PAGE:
August 26, 2014 in Features, Health

Osteoporosis is more common and more dangerous than most think

Margaret Cowles Special to The Spokesman-Review
 


(Full-size photo)

Osteoporosis doesn’t just happen to old ladies.

Rather, it’s a disease that can weaken anyone’s bones, regardless of age or sex, putting them at higher risk of fracture – which can lead to pain, deformities and a loss of mobility. But osteoporosis can be prevented through diet or exercise, or detected early through testing.

About 54 million people in the U.S. have or are at risk of osteoporosis or low bone mass.

It’s “a silent disease,” according to the National Osteoporosis Foundation, “because you can’t feel your bones getting weaker.”

The biggest concern with osteoporosis is breaking bones. The National Institutes of Health estimates that four in 10 women and one in 10 men older than 50 will break a hip, spine or wrist. In addition, according to the NIH, 1.5 million fractures among older people and $18 billion in related costs are a direct result of osteoporosis in the U.S.

Half the people who fracture a hip lose their independence, and 20 percent to 30 percent die within a year, said Dr. Lynn Kohlmeier, an endocrinologist with Spokane Osteoporosis and Spokane Internal Medicine and an executive board member of the Washington Osteoporosis Coalition. Hip fractures account for 300,000 hospitalizations a year.

Detecting the problem

The state coalition estimates that by 2020, half of Americans older than 50 will be at risk for fracture from osteoporosis.

It can be detected through testing.

“If you broke a bone after the age of 50, even if in an accident, you need a hip and spine DXA BMD test to know your future fracture risk,” Kohlmeier said.

Kohlmeier said screening with a hip and spine DXA, or “dual-energy X-ray absorptiometry,” bone mineral density test is quick and painless.

Usually covered by insurance, it’s appropriate for post-menopausal women and others with risk factors for osteoporosis, such as the use of steroids, prednisone or other medications, including some anti-seizure drugs.

It’s also appropriate for men with testosterone deficiency. “We don’t think of men with osteoporosis as much as we should, since a quarter of all hip fractures occur in men,” Kohlmeier added.

Because the DXA bone mineral density test can’t be done until the person has reached peak bone mass, it’s not performed on people younger than 30. Young people at risk for osteoporosis can, however, get a heel-ultrasound bone density test.

Prevention and treatment

While osteoporosis has multiple causes – including excessive drinking, smoking and genes – it can be prevented and treated.

Preventing osteoporosis – or living with it – takes healthy eating and exercise.

“Though the biggest risk for fracture is aging, if you work to build strong bones when you are young and growing, your good peak bone mass will protect you from fracture your whole life,” Kohlmeier said.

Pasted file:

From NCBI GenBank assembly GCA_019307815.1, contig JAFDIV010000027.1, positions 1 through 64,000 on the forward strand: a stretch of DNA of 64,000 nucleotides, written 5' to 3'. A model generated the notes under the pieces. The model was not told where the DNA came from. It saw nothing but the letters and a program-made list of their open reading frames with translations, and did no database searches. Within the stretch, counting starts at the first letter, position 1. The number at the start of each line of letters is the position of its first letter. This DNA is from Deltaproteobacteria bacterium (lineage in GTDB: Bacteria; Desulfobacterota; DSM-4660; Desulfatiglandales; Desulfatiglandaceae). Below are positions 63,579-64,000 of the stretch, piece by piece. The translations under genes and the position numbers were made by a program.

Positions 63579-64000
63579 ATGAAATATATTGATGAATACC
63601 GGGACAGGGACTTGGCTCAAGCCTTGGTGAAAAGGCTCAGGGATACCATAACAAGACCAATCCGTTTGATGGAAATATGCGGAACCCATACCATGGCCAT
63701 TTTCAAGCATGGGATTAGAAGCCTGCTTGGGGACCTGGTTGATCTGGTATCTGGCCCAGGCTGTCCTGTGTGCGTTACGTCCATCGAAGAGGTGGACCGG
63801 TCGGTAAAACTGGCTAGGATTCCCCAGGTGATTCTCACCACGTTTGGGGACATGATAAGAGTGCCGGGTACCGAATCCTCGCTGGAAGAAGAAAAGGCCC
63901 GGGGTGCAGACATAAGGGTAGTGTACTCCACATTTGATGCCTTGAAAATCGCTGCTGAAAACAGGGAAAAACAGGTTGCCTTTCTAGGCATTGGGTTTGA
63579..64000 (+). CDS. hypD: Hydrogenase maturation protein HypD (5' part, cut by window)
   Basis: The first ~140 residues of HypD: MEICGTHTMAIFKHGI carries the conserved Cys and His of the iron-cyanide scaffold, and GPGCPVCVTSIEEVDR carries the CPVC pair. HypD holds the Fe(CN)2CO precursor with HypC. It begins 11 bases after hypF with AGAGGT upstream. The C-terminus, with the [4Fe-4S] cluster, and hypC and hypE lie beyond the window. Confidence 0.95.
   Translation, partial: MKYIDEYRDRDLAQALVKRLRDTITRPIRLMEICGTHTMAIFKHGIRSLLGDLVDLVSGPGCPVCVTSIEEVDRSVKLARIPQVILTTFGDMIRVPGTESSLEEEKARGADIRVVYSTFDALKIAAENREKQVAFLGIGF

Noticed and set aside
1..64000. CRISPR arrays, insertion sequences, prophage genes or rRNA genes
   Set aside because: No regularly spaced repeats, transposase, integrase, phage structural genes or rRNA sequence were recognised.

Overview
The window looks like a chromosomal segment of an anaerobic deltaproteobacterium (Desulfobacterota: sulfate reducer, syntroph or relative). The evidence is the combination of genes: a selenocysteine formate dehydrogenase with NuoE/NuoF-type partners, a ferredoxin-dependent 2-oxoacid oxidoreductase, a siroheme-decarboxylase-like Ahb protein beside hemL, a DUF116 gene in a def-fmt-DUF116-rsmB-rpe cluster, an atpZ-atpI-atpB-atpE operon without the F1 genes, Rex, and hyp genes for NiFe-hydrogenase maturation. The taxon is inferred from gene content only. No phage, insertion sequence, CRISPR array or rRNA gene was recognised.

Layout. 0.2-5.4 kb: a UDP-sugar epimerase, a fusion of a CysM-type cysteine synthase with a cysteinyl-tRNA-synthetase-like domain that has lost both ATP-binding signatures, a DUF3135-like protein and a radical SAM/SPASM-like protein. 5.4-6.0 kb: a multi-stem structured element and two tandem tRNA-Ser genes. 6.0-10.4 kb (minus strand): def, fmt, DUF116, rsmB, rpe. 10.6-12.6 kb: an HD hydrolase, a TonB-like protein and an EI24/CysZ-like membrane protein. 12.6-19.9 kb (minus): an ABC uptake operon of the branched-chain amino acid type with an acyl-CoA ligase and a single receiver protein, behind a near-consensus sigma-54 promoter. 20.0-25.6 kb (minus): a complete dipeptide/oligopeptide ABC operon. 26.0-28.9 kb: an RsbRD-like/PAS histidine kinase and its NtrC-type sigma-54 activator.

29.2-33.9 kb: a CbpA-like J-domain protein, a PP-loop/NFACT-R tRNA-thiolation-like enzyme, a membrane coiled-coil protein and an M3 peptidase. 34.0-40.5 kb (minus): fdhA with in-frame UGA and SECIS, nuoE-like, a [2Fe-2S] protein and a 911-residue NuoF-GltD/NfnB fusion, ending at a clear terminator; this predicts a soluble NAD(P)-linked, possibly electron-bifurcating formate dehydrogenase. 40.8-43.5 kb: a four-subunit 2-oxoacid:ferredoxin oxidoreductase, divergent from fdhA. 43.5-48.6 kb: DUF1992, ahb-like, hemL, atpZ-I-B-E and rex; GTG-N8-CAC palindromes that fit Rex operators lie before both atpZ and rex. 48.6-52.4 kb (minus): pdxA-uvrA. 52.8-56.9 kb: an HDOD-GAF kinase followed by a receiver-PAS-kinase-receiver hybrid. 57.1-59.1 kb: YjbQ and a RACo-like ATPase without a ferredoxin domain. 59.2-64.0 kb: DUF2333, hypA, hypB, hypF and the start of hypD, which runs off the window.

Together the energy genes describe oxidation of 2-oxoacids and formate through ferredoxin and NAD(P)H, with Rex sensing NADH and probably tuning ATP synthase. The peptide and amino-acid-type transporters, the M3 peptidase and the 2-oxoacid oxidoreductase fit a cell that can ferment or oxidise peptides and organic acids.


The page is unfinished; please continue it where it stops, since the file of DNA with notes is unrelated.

Some prevention tips:

• Spend at least 30 minutes a day exercising. To keep your bones as healthy as possible, the National Osteoporosis Foundation recommends weight-bearing and strength-training exercises. Kohlmeier suggests back-strengthening exercises and high-impact workouts such as running, jumping and tennis.

Swimming and biking can improve cardiovascular health but aren’t the best methods for strengthening bones.

“Studies show that at all ages, improvements in back and core strength reduce injury and improve spine bone strength long term,” Kohlmeier added.

The National Institutes of Health recommends 30 minutes of physical activity a day, strength training two to three times a week and balance training (or classes such as yoga or tai chi) once a week for fall prevention.

• Bone-healthy nutrition includes milk and other calcium-rich foods or supplements. According to the NIH, our bodies deposit and withdraw calcium from our bones each day. If we aren’t taking in enough calcium, we can quickly be in a deficit, like an overdrawn savings account.

• Reduce alcohol and soda intake, and if you smoke, quit.

• Make sure you’re getting enough Vitamin D. Deficiency also contributes to osteoporosis risk.

“Vitamin D is a hormone, not a vitamin, made in your skin from UVB sunlight, and helps your bones and muscles be the strongest they can be,” Kohlmeier said.

• Reduce fall risk by replacing dim lights and loose rugs.

In addition to exercise and nutrition, several medications are available to treat osteoporosis.

More are in the works. Several pharmaceutical companies are testing medications that essentially mimic the effects of exercise.

Kohlmeier said she has high hopes for  anti-sclerostin antibodies, still in trials. The drugs can “enhance the body’s own formation of bone in what appears to be a safe and reversible way,” she said. 


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